A proud Papua New Guinean
Mightier than the sword

State the obvious - you never know where it may lead

JOANNE WAYANG

HAVE you ever been asked a question and you automatically give your answer without thinking, only to realise five seconds later that it was an obvious question or statement?

We seem to state the obvious every minute of our lives but are not aware we’re doing it.

It is one of those social quirks that just exist. It is an unspoken habit that the obvious is one way people begin conversations whether with each other or with strangers.

Asking an obvious question or making an obvious statement, is the first baby step before a conversation flows.

I can confidently say that the obvious is a special form of ice breaker in PNG. Asking the obvious has resulted in many lasting relationships.

Sometimes, when things are obvious to us, it becomes a routine. You may see certain behaviour as normal but to another person it could be a shocker. For example, it is normal for men in some parts of the highlands to walk around holding hands in public which is a brotherly show of affection, but to a foreigner this gesture can be interpreted as a gay couple showing their affection for each other.

The obvious thing may be self-evident and not everyone will notice it. Only when people point it out do they realise it has been staring them in the face and they have never noticed it or were too ignorant not to have paid more attention.

We state the obvious every day and do not even realise it.

I gave a wolf whistle as my neighbour Agnes walked past with a bottle of lime in one hand, a mouth full of red betel nut and a half chewed mustard protruding from behind her left ear.

“Hi Agnes, are you chewing betel nut?”

She nodded in reply as she walked towards Steven’s betel nut stall which I was minding.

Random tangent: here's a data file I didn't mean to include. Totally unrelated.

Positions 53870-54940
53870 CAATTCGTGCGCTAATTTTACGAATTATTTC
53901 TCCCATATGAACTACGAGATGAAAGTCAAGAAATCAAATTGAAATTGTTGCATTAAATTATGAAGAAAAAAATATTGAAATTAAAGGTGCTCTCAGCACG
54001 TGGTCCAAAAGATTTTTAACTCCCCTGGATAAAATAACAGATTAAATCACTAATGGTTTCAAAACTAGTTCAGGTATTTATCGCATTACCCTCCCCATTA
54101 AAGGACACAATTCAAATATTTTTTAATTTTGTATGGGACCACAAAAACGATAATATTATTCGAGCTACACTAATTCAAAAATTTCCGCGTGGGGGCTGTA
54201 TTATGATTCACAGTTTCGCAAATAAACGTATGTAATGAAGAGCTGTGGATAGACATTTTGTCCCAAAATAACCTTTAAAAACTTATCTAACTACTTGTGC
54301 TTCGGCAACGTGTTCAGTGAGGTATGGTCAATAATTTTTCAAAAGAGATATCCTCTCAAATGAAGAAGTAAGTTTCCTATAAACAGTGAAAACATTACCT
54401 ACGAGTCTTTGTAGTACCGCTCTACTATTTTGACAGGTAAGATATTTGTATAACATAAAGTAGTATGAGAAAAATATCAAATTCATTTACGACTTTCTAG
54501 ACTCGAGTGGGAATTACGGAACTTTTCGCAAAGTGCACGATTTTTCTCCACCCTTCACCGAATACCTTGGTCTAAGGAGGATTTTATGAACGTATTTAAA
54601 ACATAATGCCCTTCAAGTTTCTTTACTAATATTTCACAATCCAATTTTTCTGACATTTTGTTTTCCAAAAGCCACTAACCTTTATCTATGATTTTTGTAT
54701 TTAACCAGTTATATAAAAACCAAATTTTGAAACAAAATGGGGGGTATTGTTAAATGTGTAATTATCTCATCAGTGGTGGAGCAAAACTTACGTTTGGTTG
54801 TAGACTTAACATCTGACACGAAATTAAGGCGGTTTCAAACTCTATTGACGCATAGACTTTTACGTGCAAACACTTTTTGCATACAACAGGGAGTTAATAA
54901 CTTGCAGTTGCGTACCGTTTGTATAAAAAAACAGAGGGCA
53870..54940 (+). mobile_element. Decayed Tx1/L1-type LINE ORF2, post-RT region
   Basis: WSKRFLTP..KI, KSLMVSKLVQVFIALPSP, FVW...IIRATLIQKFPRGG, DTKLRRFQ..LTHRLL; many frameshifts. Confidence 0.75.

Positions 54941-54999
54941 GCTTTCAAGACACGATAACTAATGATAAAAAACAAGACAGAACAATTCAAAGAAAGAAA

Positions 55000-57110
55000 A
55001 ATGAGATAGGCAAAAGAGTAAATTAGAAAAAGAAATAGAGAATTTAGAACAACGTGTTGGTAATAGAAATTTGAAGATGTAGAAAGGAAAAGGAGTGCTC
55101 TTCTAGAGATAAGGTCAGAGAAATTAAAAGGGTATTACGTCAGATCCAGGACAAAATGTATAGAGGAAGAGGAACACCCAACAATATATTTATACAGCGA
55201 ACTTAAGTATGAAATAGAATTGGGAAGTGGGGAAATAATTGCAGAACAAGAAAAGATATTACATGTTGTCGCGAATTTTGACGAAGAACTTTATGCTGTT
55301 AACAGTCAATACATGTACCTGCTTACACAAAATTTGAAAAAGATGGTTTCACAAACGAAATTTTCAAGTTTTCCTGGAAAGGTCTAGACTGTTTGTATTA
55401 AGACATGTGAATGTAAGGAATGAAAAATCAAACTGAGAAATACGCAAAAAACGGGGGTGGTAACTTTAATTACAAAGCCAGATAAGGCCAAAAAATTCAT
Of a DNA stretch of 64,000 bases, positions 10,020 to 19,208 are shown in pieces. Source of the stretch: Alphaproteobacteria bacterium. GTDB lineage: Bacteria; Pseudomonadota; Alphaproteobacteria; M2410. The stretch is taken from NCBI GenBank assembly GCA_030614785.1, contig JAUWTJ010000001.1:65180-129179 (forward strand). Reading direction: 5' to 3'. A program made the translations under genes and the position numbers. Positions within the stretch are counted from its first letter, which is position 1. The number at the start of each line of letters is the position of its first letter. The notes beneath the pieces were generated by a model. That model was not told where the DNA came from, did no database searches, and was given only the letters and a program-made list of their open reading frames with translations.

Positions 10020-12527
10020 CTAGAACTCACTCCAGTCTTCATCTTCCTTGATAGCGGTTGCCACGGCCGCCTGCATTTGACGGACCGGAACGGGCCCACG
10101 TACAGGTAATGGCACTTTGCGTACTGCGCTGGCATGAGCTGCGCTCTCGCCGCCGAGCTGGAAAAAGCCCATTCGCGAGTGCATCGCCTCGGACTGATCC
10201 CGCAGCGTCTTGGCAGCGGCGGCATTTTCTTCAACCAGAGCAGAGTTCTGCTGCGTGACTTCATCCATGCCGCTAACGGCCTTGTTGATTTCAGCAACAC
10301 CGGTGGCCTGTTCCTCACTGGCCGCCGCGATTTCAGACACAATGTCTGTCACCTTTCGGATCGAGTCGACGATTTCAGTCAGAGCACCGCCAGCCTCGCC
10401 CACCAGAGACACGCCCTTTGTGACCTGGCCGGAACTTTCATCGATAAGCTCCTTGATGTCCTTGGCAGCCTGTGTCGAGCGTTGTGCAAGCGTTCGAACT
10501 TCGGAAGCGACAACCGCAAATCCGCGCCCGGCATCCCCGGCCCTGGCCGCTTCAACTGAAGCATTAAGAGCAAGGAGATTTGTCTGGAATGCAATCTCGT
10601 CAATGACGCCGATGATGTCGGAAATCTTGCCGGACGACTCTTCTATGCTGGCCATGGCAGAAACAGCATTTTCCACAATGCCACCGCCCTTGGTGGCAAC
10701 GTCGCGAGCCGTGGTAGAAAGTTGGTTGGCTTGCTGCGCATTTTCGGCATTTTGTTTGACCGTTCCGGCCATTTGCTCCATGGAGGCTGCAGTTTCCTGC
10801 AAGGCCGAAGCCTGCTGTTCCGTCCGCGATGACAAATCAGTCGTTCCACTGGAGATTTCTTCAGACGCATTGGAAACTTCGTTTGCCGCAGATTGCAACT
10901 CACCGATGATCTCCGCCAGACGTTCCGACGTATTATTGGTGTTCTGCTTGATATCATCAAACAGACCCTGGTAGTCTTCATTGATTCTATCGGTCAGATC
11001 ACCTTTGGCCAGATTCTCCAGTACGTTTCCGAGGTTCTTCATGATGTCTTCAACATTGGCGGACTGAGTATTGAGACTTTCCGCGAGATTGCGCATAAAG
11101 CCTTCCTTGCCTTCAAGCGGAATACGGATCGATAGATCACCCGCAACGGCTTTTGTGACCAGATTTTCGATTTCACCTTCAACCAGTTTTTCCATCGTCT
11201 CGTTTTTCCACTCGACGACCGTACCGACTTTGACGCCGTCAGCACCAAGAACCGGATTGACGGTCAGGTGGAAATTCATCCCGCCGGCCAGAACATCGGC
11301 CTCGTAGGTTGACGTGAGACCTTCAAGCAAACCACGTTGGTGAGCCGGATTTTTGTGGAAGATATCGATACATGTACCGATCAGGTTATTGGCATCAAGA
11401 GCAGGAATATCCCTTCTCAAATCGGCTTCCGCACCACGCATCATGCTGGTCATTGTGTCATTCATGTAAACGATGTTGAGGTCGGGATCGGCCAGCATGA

“What are you doing? Selling betel nut?” she asked.

I said yes as I moved over to offer her a seat beside me. After ten minutes of exchanges about the weather and the rising price of betel nut in Goroka, she turned to me and noticed my hair.

“Oh, is this hair extension? I like the red colour” .We both agreed that it matched my complexion. As we talked about hair products and it’s unavailability in shops in town, a friend of ours from the next street walked over, carrying clear plastic bags of groceries.

“Hi Steffy, did you just come back from shopping?” We both asked in unison.

She gave a tired yes, as she lit up a cigarette using the match from our betel nut stall. She took a long drag before she started giving an explanation of why she went shopping and about what she bought as if we really wanted to know. After all, we could practically see all her shopping through the plastic bags of course. At long last her husband drove up the road in his popular red sports car and parked alongside the betel nut stall.

“Hey Steffy, is that your husband?” Agnes asked.

I pinched Agnes under the table because her husband was the only person in Goroka Town who owned a red sports car. Obviously it was him.

“Are you going now?” I asked her as she nodded and quickly said goodbye to us and got in the car. They drove off leaving behind a cloud of dust.

Obvious questions sprout from all sorts of things. The topics are about anything and everything. They range from the kind of food one is eating, the accessories they are carrying, the type of activity that one is involved in, fashion, car model, music genre and the list goes on.